Throughout my many travels I'm frequently asked by persons who don't know much about Mormons, Are Mormons Christians? With a smile I always give the same answer, "Yes we are, very much so."

Mormons quite often are referred to as Latter-Day Saint Christians due to the official name of the church which is The Church of Jesus Christ of Latter-Day Saints. But it's more than just a name, Latter-Day Saints strive daily to live the life of Christ and study his teachings and those of his apostles to become more like him.

The Bible tells us the disciples were first called Christians in Antioch. (Acts 11:26) The word Christian means “a follower of Christ" but the word disciple means “student” or “pupil.” Hence a true Christian is not someone who simply says they believe in Christ but rather someone who ardently follows and studies the Savior their entire lives. Mormons do exactly that, therefore we are very much Christian in the truest sense of the word.

Sunday, July 24, 2016

When former Gov. Boggs' group traveled with the ill-fated Donner Party

(by Taylor Halverson 7-21-16)

The Donner Party spent several weeks during the summer of 1846 cutting a wagon road through the Wasatch Mountains down into the Salt Lake Valley. Those precious weeks cost the lives of many Donner Party members months later when they became trapped by early snow in the eastern Sierras.

Those same precious weeks meant that the following year, Mormon pioneers arrived in the Salt Lake Valley on July 24 instead of in mid-August, which provided the Mormons valuable additional time to plant and harvest crops before the winter of 1847-48 settled in (see "How the Donner Party affected the pioneers' arrival in the Salt Lake Valley," published July 21, 2015, on

A little-known, interesting fact about the Donner Party is that at one point during their journey, they traveled with the same wagon train as former Missouri Gov. Lilburn W. Boggs. He issued the infamous extermination order against members of The Church of Jesus Christ of Latter-day Saints in October 1838 at the height of conflict between Mormons and other Missouri residents.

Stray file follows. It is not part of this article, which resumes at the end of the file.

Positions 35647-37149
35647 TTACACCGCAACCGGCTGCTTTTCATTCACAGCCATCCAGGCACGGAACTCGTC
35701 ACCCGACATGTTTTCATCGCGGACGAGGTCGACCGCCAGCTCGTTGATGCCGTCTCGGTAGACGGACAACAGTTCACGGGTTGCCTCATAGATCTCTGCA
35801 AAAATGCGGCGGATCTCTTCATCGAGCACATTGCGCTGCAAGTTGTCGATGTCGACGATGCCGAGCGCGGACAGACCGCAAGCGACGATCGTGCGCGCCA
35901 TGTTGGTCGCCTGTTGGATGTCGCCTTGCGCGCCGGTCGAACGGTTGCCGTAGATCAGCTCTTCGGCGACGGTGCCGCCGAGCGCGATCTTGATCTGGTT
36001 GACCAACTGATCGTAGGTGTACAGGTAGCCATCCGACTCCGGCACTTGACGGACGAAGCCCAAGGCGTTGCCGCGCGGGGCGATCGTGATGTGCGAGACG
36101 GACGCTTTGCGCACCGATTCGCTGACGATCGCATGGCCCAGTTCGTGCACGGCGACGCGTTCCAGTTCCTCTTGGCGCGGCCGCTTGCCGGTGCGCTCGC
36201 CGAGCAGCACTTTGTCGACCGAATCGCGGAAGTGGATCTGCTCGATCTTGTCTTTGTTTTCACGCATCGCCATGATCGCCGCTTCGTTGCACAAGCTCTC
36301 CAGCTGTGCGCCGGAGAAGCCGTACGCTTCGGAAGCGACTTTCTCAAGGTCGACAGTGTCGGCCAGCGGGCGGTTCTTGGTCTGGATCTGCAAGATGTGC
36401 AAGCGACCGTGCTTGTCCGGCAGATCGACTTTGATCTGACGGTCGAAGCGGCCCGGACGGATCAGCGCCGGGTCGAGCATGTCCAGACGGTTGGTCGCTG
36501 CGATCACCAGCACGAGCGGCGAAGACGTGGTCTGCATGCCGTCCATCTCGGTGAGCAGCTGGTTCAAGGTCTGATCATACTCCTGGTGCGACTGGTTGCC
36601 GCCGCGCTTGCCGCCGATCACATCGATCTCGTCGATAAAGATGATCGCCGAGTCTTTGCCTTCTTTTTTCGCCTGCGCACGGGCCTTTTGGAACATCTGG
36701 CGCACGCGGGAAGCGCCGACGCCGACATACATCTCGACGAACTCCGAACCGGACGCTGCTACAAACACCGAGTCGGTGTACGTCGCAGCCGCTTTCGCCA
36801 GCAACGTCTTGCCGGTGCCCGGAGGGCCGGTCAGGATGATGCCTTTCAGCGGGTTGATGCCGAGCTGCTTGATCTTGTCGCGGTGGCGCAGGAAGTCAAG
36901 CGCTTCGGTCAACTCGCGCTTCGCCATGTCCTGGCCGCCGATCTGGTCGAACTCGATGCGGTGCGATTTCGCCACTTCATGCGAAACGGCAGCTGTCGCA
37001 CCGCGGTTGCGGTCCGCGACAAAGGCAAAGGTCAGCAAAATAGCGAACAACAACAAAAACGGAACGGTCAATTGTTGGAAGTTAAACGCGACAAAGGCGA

To be clear, Boggs was not part of the Donner Party; rather, the Donner Party joined Boggs’ California-bound wagon train. Originally, Boggs had sought to be the leader of the wagon train but lost to William H. Russell, according to "Enemy of the Saints: The Biography of Governor Lilburn W. Boggs of Missouri" by Robert Nelson.

The Russell train, as it was originally called, was enormous. The census on May 11, 1846, counted 119 men, 59 women, 110 children, 700 cattle and 150 horses, according to the biography. About a week later, the Russell Party swelled in size by nearly 90 individuals as the Donner Party joined them at Indian Creek, Kansas. A few weeks later, in early June 1846, Russell resigned leadership; Boggs stepped up to fill the role. The California emigrants were now called the Boggs Party.

When they reached Fort Bridger, Wyoming, a division arose, according to the biography. The Donner Party, seeking to minimize travel time to California, wanted to take the untested but shorter Hastings Cutoff over the Great Salt Lake desert.